Much‐needed tools to reduce the experimental burden for determining the gas flammability parameters, Pmax and KG

Gang Tao, Nanjing Tech University
Daniel Crowl, Michigan Technological University

© 2019 American Institute of Chemical Engineers. Publisher's version of record:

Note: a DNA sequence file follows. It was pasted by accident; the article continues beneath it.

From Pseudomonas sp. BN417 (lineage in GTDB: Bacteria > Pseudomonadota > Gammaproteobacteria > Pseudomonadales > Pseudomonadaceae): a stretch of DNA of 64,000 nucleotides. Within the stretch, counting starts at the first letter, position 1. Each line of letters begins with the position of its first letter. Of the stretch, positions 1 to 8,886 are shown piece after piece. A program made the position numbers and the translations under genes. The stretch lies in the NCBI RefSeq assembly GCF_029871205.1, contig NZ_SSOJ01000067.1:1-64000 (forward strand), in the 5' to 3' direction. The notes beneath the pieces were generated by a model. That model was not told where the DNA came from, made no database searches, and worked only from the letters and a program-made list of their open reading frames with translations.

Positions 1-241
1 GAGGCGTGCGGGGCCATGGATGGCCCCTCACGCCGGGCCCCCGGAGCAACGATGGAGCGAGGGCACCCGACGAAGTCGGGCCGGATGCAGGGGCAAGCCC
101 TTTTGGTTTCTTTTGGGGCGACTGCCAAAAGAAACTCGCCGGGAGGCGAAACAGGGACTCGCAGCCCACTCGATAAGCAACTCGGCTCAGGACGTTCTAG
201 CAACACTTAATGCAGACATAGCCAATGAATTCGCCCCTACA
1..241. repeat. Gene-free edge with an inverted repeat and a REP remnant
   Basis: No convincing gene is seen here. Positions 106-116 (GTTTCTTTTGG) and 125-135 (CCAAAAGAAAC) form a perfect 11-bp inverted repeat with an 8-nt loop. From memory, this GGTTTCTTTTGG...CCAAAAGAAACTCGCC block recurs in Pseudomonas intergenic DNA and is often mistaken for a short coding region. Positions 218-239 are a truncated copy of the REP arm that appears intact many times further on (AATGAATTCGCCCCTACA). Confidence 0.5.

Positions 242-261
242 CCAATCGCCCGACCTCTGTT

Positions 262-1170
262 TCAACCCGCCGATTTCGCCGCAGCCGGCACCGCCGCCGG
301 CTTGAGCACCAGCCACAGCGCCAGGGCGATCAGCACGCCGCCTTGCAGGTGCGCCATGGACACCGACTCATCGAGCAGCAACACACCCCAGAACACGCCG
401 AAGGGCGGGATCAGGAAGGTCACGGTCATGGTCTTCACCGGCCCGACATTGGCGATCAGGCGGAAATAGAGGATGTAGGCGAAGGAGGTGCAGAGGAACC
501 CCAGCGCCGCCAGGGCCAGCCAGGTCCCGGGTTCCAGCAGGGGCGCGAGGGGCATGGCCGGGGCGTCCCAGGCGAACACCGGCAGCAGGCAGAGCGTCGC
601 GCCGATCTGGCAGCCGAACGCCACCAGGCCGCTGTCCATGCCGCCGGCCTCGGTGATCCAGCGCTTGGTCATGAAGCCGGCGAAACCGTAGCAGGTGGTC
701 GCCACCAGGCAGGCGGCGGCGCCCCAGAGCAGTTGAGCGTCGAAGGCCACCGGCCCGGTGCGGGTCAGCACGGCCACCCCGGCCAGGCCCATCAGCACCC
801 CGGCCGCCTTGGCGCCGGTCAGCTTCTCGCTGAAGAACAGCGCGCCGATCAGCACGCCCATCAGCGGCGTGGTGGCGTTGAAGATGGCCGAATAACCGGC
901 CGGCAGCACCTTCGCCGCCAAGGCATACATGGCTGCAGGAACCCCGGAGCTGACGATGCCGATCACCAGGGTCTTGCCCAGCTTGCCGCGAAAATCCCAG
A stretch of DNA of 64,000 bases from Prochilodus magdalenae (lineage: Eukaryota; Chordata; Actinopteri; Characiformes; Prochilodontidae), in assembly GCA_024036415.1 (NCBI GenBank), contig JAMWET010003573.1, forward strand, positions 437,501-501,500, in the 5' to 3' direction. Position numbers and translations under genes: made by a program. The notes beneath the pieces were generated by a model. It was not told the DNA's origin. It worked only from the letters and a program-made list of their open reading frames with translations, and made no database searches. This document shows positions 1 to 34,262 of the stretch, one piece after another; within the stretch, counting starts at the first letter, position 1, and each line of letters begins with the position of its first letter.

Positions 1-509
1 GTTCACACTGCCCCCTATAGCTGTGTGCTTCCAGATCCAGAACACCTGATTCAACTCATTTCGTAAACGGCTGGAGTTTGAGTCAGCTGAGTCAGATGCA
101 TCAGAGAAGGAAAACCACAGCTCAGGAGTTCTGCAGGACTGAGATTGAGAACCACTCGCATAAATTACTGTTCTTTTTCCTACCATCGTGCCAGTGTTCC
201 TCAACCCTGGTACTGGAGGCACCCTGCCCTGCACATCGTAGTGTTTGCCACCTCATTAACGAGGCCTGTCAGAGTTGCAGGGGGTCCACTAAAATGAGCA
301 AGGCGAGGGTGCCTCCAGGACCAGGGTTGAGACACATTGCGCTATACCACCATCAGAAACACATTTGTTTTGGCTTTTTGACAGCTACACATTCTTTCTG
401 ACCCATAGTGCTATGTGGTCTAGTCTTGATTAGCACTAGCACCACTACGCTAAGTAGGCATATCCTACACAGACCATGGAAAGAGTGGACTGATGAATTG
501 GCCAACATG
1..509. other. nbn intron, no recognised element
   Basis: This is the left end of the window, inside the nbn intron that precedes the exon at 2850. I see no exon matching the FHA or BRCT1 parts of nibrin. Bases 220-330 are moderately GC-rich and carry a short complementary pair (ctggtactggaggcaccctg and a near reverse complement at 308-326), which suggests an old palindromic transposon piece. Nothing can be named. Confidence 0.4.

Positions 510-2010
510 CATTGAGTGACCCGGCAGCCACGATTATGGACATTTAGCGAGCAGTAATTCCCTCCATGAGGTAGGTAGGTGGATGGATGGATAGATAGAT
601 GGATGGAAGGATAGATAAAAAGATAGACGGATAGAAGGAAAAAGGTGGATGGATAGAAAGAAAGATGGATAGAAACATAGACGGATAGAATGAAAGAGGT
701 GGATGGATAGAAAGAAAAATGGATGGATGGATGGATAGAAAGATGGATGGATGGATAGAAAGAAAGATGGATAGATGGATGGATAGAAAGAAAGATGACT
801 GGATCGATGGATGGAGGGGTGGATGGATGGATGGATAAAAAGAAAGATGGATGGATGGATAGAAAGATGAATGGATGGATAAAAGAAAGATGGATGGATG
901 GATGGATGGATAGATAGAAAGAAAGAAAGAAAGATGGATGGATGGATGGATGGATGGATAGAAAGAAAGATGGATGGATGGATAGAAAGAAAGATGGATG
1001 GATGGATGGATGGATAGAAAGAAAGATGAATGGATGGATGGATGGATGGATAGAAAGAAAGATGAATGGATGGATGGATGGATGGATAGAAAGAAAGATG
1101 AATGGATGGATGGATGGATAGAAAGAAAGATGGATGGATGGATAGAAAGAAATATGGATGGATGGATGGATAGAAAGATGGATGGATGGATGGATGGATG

This article provides much‐needed analytical tools to reduce the experimental burden for determining the maximum pressure for flammable gas combustion, Pmax, and the deflagration index, KG, as a function of the gas concentration. Both of these parameters are important for risk assessment, process design, and design of preventive and mitigative safeguards. A very large experimental database for hydrogen/oxygen/nitrogen mixtures in a 20 L spherical vessel was used to validate the tools for Pmax and KG. The first tool considered was an equilibrium code to estimate the maximum combustion pressure, Pmax. The calculated equilibrium pressure agreed very well with the experimental pressures in a broad range around the stoichiometric concentration. An increasing difference occurred as the concentration approached the flammable limits. This result is consistent with homogeneous and complete combustion near the stoichiometric concentration and upward partial combustion near the flammable limits. The ratio of these two pressures is likely representative of the total volume combusted. The second tool was the application of a commercial computer program, TableCurve 2D, to fit experimental data for Pmax and KG. A set of simple empirical equations were identified to estimate Pmax and KG using just a few experimental data points. Methods of application are presented. Reliable experimental data is always preferred, but these tools should help reduce the experimental data burden.